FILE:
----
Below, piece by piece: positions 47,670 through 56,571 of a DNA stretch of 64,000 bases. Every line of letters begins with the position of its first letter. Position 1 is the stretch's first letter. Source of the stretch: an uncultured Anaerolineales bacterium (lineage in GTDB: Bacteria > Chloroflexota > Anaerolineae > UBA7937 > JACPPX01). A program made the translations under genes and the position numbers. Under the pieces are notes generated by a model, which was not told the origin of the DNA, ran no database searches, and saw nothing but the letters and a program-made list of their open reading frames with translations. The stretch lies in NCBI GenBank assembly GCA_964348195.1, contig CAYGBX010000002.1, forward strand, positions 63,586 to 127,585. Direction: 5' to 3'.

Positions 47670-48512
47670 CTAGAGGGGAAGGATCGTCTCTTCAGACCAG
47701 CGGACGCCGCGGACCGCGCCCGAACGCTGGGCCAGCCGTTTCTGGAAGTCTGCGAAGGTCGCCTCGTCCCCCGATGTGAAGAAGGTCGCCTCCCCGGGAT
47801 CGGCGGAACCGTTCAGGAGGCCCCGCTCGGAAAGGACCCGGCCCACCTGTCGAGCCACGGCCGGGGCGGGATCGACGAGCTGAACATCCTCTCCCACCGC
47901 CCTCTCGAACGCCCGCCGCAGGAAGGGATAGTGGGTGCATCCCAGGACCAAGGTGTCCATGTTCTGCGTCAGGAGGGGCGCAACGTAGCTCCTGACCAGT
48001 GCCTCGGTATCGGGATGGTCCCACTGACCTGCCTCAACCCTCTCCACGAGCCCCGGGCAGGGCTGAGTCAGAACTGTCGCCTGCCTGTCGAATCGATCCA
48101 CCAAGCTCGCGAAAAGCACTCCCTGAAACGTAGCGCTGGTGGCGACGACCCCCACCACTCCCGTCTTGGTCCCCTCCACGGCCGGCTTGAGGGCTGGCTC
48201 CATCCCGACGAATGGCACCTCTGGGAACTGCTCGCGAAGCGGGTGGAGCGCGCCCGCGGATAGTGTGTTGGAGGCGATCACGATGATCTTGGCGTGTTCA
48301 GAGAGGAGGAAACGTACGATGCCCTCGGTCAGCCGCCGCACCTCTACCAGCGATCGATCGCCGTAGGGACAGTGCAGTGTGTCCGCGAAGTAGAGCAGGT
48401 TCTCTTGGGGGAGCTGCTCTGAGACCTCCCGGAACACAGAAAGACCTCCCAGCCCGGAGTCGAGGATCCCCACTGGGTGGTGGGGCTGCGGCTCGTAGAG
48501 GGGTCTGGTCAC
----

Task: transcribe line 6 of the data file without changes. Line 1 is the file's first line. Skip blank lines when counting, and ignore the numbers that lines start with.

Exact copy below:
47901 CCTCTCGAACGCCCGCCGCAGGAAGGGATAGTGGGTGCATCCCAGGACCAAGGTGTCCATGTTCTGCGTCAGGAGGGGCGCAACGTAGCTCCTGACCAGT